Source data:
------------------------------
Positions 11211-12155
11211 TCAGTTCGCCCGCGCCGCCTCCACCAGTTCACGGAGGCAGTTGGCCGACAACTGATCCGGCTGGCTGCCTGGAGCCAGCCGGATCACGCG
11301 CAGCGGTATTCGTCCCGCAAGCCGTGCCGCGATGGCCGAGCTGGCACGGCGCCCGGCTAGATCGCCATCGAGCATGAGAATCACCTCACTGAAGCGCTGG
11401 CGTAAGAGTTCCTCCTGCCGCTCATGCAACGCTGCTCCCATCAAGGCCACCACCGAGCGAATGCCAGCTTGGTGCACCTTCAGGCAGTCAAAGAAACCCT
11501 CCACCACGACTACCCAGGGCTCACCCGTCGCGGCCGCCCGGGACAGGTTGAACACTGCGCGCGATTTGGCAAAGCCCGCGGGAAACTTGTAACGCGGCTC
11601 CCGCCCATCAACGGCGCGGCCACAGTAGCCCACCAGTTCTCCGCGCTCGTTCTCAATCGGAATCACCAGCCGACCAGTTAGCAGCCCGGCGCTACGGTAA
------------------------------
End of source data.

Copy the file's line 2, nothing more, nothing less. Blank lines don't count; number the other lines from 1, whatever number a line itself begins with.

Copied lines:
11211 TCAGTTCGCCCGCGCCGCCTCCACCAGTTCACGGAGGCAGTTGGCCGACAACTGATCCGGCTGGCTGCCTGGAGCCAGCCGGATCACGCG